A Little TV Not That Bad

TV watching over three hours daily by kids linked to slight increase in antisocial behavior

/ Author:  / Reviewed by: Joseph V. Madia, MD

(RxWiki News) It's still not clear what kind of effects watching too much TV or playing video games can have on children. There are many different factors researchers have to consider.

One recent study looked at young children's TV and video game habits over a two-year period. They found that only kids watching over three hours of TV a day had any differences in their behavior.

The behavior problems in those children were only slightly higher than in kids who watched less TV. And playing video games did not seem linked to behavior at all in these young children.

"Limit kids' screen time to an hour a day."

The long-term study, led by Alison Parkes, of the Medical Research Council at the University of Glasgow in the United Kingdom, looked at what behaviors were linked to young children's playing video games or watching TV for long periods of time.

The researchers collected data from the moms of 11,014 children regarding how many hours a day their 5-year-olds played video games or watched television. Watching TV included television, videos or DVDs, and video games included game consoles and computer games.

The researchers then gave the mothers a questionnaire called the "Strengths and Difficulties Questionnaire" to assess the children's behavior issues, emotional symptoms, difficulties with peers, hyperactivity or attention difficulties and "prosocial" behavior.

Prosocial behavior refers to behaviors that show a person's concern for others, such as helping others, sharing, donating, cooperating, following directions and similar behaviors.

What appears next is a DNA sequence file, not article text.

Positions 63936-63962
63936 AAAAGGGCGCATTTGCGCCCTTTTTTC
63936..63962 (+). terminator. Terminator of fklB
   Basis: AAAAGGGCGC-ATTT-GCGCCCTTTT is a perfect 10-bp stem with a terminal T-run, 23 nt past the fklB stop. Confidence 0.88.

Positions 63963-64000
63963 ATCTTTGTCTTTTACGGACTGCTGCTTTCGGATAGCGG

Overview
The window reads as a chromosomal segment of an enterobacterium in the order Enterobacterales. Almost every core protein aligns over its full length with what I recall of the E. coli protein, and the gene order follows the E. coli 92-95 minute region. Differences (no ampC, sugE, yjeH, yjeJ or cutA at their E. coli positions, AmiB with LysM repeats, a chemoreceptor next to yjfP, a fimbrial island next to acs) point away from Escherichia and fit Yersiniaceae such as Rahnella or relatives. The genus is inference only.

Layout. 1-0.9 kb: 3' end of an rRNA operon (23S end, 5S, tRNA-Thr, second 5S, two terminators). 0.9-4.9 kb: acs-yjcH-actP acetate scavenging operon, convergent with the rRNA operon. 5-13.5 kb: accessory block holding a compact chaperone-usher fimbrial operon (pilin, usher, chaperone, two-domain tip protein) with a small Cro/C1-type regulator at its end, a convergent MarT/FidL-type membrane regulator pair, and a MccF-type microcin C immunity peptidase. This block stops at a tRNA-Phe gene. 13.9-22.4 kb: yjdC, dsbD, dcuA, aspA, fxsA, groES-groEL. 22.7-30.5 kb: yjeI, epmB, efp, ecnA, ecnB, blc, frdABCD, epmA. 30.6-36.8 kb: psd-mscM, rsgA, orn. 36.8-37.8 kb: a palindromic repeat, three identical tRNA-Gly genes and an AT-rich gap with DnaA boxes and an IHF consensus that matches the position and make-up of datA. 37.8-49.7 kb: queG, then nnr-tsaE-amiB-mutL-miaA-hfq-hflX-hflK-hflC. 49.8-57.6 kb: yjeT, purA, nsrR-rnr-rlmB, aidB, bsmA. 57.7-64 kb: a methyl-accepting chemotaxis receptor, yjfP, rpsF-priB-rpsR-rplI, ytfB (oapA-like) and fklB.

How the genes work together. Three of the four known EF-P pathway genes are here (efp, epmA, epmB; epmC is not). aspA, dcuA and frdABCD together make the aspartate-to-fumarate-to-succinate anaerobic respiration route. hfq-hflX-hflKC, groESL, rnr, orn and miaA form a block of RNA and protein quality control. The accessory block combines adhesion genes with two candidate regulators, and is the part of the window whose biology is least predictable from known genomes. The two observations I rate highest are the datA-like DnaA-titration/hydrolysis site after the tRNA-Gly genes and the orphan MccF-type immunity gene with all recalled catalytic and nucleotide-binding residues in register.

The mothers filled out these questionnaires for their children when the kids were age 5 and 7. Then the researchers analyzed how TV watching or video game playing related to the children's scores.

The results showed that most of the children watched TV between one and three hours per day when they were 5. Only 2 percent watched no TV, and about 15 percent watched more than 3 hours a day. Only 3 percent spent more than 3 hours playing video games per day.

The researchers found that 5-year-old children who watched TV for more than three hours a day had a slight increase in behavior problems by age 7 compared to kids who watched less than an hour a day when they were 5.

The researchers did not find any link between the number of hours 5-year-olds spent playing video games and their behavior scores at age 7.

The researchers also did not find any links between how much time 5-year-olds spent watching TV and emotional symptoms, hyperactivity or attention issues or problems in peer relationships when the kids were 7.

There was also no apparent link between the amount of time the kids watched TV at age 5 and how prosocial they were or were not when they were 7.

When the researchers compared the boys to the girls in the study, they saw no differences in the links.

Therefore, the researchers found that "TV but not electronic games predicted a small increase in conduct problems." However, the researchers were not sure what caused the small increase.

They suggested that watching TV for lengthy periods of time may involve negative effects such as extra sedentary time, sleeping issues or slower language development.

The researchers also noted that a child's natural temperament, independent of their environment or exposures, might lead them to watch more or less TV and account for some of the results seen.

The study was published March 25 in the journal Archives of Disease in Childhood. The research was funded by the United Kingdom Medical Research Council, the Economic and Social Research Council and various UK government agency funders. The authors declared no conflicts of interest.

Reviewed by: 
Review Date: 
March 25, 2013
Last Updated:
March 25, 2013